Commentary

Let Beached Whales Die

The New Scientist is one of my favorite publications -- especially its online version. It was launched in 1956 "for all those men and women who are interested in scientific discovery, and in its industrial, commercial and social consequences." It's punchy, smart and entertaining.

The New Scientist is also where I find many counterintuitive gems -- eerily metaphoric of big issues elsewhere. Consider its recent report on beached whales: "Large whales that strand themselves should be killed, as any attempts to save them are probably futile and likely to cause more suffering, according to animal welfare specialists.... Euthanasia can be a very emotive issue... but it is often in a stranded whale's best interests. Death is normally induced by lethal injection.... Rescuers often have struggled to save stranded whales. In 2002, a pod of pilot whales stranded themselves on Cape Cod in Massachusetts, - many were refloated, but proceeded to re-beach themselves, with fatal results."

This report was interesting and surprising in its own right. It contradicted popular belief, and sparked discomfort. But it reminded me that it's often unnatural, inhumane and more destructive to keep sick things alive -- especially big things.

In these messy times, our own government and citizens should consider the lesson of beached whales. Too often our gut instinct is to fiercely preserve what we have and what we know. The bigger the institution, the more protection we seem to think it deserves -- even when we know it would be best in the long run to simply let go and start over.

But unfortunately, "too big to die" has become a ubiquitous phrase in our lexicon. And in many prominent cases, too-big-to-die has been put into practice. Consider the auto-manufacturing sector. Think of finance, banking, health care and public education. Even consider certain dying sectors of the media industry. It forces one to ask: How much have our protectionist tendencies stifled innovation and re-invention? In the big scheme of things, how much have we weakened ourselves?

If the law of beached whales applies to our various industries and institutions, then we run a big risk of repeating those last words of the animal welfare specialists: "Many were refloated, but proceeded to re-beach themselves, with fatal results."

Again, it's often unnatural, inhumane and more destructive to keep sick things alive. Euthanasia is tough, but we must let beached whales die.

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22 comments about "Let Beached Whales Die ".
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  1. Mike Patterson from WIP, Inc., April 24, 2009 at 12:25 p.m.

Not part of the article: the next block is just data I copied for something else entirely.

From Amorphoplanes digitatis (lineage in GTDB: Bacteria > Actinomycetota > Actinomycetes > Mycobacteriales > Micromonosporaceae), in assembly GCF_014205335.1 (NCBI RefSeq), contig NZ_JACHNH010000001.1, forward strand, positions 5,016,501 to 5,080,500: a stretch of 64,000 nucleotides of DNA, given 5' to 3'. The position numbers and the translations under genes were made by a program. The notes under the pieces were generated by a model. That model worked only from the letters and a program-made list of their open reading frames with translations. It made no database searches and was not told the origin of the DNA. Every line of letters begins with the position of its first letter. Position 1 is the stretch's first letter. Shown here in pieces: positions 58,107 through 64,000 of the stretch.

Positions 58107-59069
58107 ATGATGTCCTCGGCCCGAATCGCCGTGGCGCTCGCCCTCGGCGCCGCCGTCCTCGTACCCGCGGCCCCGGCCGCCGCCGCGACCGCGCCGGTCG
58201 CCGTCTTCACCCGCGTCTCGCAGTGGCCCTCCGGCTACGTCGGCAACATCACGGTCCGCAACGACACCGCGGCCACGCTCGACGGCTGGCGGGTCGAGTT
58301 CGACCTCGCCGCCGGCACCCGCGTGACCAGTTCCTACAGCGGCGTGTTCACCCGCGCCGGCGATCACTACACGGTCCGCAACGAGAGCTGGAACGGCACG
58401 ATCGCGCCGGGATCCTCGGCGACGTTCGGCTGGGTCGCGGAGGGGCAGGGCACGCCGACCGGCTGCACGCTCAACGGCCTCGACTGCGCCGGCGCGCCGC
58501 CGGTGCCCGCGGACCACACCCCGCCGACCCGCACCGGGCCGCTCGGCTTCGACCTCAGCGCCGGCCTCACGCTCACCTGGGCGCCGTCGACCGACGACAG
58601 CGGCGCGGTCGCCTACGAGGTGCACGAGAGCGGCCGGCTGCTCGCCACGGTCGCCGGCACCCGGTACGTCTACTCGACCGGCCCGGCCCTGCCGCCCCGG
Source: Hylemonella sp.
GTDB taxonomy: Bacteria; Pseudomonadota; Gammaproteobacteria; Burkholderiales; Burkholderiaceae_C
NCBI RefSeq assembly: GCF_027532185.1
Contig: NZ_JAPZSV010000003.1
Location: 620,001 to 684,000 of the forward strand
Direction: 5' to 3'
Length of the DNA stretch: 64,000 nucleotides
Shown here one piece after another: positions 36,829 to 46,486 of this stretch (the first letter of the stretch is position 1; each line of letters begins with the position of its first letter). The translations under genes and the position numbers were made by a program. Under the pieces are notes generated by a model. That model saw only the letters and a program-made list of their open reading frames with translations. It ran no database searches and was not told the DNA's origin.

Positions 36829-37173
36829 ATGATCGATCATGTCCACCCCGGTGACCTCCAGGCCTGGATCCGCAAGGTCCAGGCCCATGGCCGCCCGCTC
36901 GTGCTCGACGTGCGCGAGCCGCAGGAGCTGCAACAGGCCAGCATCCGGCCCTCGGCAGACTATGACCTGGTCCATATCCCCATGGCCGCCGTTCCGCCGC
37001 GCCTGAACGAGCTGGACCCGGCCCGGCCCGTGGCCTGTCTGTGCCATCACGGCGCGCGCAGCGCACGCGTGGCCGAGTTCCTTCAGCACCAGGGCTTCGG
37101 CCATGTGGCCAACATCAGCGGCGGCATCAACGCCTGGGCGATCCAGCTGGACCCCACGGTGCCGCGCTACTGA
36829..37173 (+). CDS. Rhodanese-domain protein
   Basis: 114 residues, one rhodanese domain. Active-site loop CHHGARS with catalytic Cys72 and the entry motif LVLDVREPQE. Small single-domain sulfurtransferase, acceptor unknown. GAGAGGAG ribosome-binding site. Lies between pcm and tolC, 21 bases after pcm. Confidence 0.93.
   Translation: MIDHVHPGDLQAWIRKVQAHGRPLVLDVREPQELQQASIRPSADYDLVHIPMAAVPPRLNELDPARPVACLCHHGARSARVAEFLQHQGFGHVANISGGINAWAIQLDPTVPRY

Nice! Great metaphor and great commentary. This insight is piercing, astute and invaluable.

  2. Jill Siragusa from Horizon Structures, April 24, 2009 at 12:30 p.m.

    Amen, brother!

  3. Daymon Hartley from daymonjhartley.com, April 24, 2009 at 12:31 p.m.


    Is the Beached Whale the economic, social and political system itself?
    I think what is missing in most of the reporting going on in the mainstream media is that we are experiencing a general crisis of the whole economic system.
    The best analysis I have seen so far puts forth the position that our present capitalist economic, social and political system is a victim of its own success.
    With the robotic and electronic revolution well under way we are replacing manual labor as we know it.
    And that is not necessarily a bad thing.
    If we can get machines to do the back breaking work in the factories, mines etc. then that should be a plus for humanity.
    But unfortunately they haven't figured out how to get the robots to buy back what they produce.
    And with a system still based on the premise that you have to have a job
    to earn a wage to buy the necessaries of life and there are no jobs....you have
    an irreconcilable contradiction.
    The profits and market system can no longer function to meet the needs of the majority of society.
    With Globalization there is an evening up process with the spread of the technology.... and rather then bringing the rest of the worlds workers up to
    the living standard we have enjoyed...our standard of living is being driven down to theirs.
    I used to think it was a big conspiracy by the elite but now I believe that every economic system has its own objective motion and laws.
    The people in power have no control over what is happening either.
    It is always better to be able to rule with the consent of the ruled.
    They think that if they just throw more of our taxpayer money at the problem it will go away.
    Every day you see another fascist type attack on our constitution.
    The system is based on competition to increase their profits.
    So they can't not compete.